Ladder movement is still all messed up

Unfortunately, most of these are complete mysteries to me, and will take a long time to work out.  Time is, however, one thing I have plenty of at the moment.

Functions and Facelifts

It’s been a while since I’ve uploaded a new build to show my progress; even now, I was hesitant to upload this one.  There are still a lot of things I want to fix, but every time I change something, it brings to light two other things that I want to do.  [insert nerdy Hydra reference here]  Nonetheless, it’s been more than two weeks since my last one, and it was a pretty half-assed version in itself, just to show off the collision detection methods.
So with this version, I’ve updated a few of the background graphics (you can see where I left off, I haven’t had the time to do the whole level yet) because I’m tired of staring at the built-in tiles that came with the Torque Engine.  I updated the enemy sprites- now they look a lot less japanese, but they move the way they’re supposed to (which showed me a lot of issues that I had to correct).  Fire hurts you now, and it hurts the enemies also.  I fiddled around with the level placement a little bit; it should be a little bit more fun, and a lot more challenging.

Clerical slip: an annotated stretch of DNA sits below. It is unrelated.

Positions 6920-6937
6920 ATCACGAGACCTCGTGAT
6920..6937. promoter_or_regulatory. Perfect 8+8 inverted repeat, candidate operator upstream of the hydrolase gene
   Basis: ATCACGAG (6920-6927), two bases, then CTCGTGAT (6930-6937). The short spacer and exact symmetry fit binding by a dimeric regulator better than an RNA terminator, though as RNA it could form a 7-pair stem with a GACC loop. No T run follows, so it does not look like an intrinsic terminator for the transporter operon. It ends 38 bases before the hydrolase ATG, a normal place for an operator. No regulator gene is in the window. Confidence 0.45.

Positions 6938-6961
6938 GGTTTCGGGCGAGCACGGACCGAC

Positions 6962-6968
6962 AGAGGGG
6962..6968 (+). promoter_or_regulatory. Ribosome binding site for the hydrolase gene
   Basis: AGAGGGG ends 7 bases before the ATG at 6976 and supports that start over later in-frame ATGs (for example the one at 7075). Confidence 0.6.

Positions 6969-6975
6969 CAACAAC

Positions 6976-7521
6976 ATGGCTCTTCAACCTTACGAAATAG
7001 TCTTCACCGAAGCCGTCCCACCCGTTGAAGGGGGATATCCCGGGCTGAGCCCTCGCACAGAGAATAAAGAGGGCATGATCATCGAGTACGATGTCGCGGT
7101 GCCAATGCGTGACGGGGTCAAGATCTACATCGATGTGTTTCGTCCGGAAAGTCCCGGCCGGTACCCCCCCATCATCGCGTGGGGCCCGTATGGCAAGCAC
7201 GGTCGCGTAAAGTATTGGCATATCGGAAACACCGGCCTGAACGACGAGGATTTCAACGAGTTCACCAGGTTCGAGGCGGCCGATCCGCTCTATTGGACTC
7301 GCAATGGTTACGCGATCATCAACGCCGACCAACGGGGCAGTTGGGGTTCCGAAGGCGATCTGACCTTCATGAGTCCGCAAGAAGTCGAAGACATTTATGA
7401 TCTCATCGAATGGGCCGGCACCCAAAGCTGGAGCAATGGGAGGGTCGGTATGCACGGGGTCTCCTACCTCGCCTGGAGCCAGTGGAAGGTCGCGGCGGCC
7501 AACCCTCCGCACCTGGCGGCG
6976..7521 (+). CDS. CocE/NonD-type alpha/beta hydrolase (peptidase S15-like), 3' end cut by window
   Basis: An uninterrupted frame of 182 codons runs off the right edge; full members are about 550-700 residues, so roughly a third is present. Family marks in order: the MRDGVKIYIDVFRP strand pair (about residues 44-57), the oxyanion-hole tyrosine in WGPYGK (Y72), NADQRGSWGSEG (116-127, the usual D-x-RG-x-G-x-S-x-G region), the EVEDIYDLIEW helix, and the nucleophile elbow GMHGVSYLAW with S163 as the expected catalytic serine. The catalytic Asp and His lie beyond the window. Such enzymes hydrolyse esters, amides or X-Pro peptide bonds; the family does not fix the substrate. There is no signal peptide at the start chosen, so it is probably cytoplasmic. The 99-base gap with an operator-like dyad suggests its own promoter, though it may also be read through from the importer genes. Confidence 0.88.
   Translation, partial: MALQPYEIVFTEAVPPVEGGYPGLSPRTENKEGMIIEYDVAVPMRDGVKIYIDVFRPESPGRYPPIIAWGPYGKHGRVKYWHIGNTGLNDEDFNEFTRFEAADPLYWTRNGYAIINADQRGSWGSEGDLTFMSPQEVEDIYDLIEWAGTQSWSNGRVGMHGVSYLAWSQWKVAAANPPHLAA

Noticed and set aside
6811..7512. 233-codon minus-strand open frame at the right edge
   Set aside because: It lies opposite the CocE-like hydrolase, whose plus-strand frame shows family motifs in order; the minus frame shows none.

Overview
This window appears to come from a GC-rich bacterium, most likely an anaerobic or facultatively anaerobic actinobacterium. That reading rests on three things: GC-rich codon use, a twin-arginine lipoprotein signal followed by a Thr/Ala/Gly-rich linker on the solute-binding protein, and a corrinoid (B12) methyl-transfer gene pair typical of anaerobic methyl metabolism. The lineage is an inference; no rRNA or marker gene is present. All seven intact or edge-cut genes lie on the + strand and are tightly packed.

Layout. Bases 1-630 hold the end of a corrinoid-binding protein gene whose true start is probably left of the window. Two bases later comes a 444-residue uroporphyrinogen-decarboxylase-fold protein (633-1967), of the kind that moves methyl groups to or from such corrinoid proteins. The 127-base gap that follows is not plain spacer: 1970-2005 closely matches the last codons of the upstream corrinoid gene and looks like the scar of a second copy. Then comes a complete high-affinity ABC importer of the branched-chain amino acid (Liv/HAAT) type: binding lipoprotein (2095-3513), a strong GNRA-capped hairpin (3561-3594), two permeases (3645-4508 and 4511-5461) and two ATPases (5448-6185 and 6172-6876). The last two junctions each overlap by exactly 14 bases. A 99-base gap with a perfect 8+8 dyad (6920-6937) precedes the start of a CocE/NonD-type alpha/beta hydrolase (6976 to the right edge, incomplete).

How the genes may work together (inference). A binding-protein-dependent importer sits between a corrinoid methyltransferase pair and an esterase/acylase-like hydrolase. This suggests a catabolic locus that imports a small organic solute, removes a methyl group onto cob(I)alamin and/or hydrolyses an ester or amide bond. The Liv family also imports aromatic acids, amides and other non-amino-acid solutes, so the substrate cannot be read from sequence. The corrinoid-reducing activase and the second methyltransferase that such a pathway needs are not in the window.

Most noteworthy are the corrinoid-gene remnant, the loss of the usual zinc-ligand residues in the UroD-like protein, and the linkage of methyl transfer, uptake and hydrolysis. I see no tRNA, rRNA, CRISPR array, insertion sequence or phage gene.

There’s still plenty of work to do, though.  Next on my list is ladders.  After the ladder reboot I implemented a few weeks ago, I’m still not satisfied with how everything works.  When you reach the top of a ladder, if you continue trying to climb up, you jump off the top of it, and then back down onto the ladder, and it looks very awkward.  This is something I actually fixed during the weird mental lapse I mentioned in my previous post, but I’ve been putting off revisiting it because I remember it being a huge pain in the ass.  Also, when climbing down a ladder, occasionally when you hit the floor, he won’t automatically dismount.  You’ll have to let up on the down arrow, and then press it again.  I haven’t figured out why it does this, since it only does it sometimes.  But it’s on the list, I swear.